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Israel's top court rules ultra-Orthodox Jews must be drafted in military, setback for Netanyahu

Israeli PM Netanyahu's fragile ruling coalition is dependent on two ultra-Orthodox Jewish groups, who oppose conscriptions in the military. While public opinion has favoured an end to the exemptions amid conflict with Hamas and Hezbollah, it could destabilise the coalition.

Edited By: Aveek Banerjee @AveekABanerjee Jerusalem Published on: June 25, 2024 16:29 IST
Israeli military, ultra Orthodox jews, conscription
Image Source : REUTERS Israeli ultra-Orthodox Jewish men protest against changing the law granting exemption from military service.

Jerusalem: In a major setback for Israeli Prime Minister Benjamin Netanyahu, the country's Supreme Court on Tuesday ruled that ultra-Orthodox Jewish seminary students must be drafted into the military, a move that ended a long-standing exemption on their conscription and can divide the PM's governing coalition. The exemption to ultra-Orthodox Jews became a heated topic recently in view of Israel's conflicts with Hamas in Gaza and Hezbollah in Lebanon.

Netanyahu's ruling coalition is dependent on two ultra-Orthodox parties who regard conscription exemptions as key to keeping their constituents in religious seminaries and away from a military where their conservative customs may be tested. Through this exemption, a large number of people in Israel have been exempted from joining the military in the past.

The leaders of these parties said they were disappointed with the ruling but issued no immediate threat to the government. The prospect of the military, backed by Israeli defence minister Yoav Gallant, starting to draft seminary students could widen cracks in Netanyahu's fragile coalition, which has been embroiled in tensions over the Gaza war.

What did the Israeli Supreme Court say?

Most Jewish Israelis are bound by law to serve in the military from the age of 18, for three years for men and two years for women. Members of Israel's 21 percent Arab minority are exempt, though some do serve, and ultra-Orthodox Jewish seminary students have also been largely exempt for decades.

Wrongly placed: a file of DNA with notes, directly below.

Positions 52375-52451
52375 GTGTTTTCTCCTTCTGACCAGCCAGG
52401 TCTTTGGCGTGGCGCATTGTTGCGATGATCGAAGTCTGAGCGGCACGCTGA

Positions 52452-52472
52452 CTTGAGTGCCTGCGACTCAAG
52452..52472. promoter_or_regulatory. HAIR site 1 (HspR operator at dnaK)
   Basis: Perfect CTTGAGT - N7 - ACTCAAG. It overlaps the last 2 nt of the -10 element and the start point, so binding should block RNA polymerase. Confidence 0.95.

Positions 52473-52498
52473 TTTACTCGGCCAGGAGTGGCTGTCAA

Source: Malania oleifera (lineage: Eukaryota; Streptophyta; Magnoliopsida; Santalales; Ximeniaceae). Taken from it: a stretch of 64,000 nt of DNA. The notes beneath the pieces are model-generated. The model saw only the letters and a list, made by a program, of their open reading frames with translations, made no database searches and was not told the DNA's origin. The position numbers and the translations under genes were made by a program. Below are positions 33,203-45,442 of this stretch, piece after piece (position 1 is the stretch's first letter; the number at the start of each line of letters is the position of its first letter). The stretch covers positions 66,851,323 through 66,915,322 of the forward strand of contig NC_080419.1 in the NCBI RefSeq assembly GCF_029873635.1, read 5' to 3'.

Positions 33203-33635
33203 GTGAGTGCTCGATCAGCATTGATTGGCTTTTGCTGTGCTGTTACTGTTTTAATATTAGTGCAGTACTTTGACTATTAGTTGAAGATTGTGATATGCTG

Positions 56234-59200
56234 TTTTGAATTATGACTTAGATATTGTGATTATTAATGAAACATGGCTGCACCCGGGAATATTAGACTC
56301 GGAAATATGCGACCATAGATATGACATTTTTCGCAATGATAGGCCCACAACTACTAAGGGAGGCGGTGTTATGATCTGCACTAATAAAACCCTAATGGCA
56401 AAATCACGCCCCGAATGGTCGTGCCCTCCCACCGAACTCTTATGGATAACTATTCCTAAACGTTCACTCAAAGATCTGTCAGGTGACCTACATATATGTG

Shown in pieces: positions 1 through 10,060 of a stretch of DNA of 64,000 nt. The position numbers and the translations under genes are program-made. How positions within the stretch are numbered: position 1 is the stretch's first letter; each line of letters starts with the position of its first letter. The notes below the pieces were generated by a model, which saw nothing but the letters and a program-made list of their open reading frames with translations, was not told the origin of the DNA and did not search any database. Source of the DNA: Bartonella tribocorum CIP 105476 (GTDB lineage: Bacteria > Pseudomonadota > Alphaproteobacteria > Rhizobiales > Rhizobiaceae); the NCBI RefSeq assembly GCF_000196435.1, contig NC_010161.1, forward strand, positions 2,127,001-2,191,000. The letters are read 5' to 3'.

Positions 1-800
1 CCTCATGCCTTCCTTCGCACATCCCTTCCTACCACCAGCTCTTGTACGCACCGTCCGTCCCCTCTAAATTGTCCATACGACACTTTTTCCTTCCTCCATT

However, the government continued to allow the seminary students to not serve in the military despite the law expiring last year. The Supreme Court ruled that in the absence of a new legal basis for the exemption, the state must draft them. The ruling also barred seminaries from receiving state subsidies if scholars avoid service without deferrals or exemptions. 

"At the height of a difficult war, the burden of inequality is more than ever acute," the court's unanimous ruling said. The court found that the state was carrying out “invalid selective enforcement, which represents a serious violation of the rule of law, and the principle according to which all individuals are equal before the law.”

Yitzhak Goldknopf, an Israeli cabinet minister who heads one of the ultra-Orthodox parties in the coalition, called the ruling "very unfortunate and disappointing". "The state of Israel was established in order to be a home for the Jewish people whose Torah is the bedrock of its existence. The Holy Torah will prevail," he said.

Why do ultra-Orthodox Jews want exemptions?

The resistance of ultra-Orthodox groups to joining the military is based on their strong sense of religious identity, which many families fear risks being weakened by army service. They see the exemptions as existential as preventing their traditions and protecting Israel. On the other hand, many Israelis regard the war against Hamas as an existential battle for the future of the country, and the military is in dire need of conscripts.

For more than six years, the state had been asking the Supreme Court for more time to pass a new conscription law to resolve the issue. The new draft bill being hammered out in parliament could resolve the crisis if a wide agreement is reached. Otherwise, it could have the potential to bring Netanyahu's government down.

While public opinion has tended to favour removing the exemptions, his government includes two ultra-orthodox parties, United Torah Judaism and Shas, whose departure could trigger new elections, which opinion polls indicate he would lose. However, some inside Netanyahu's Likud party have shown unease or opposition to the exemption, including Gallant.

The bill on conscription, which has already passed in a first reading, is continuing to work its way through parliament. If it is approved after that process - which could see some amendments - that may defuse any immediate crisis. Ultra-Orthodox lawmakers are likely to face intense pressure from religious leaders and their constituents and may have to choose whether remaining in the government is worthwhile for them.

(with inputs from Reuters, AP)

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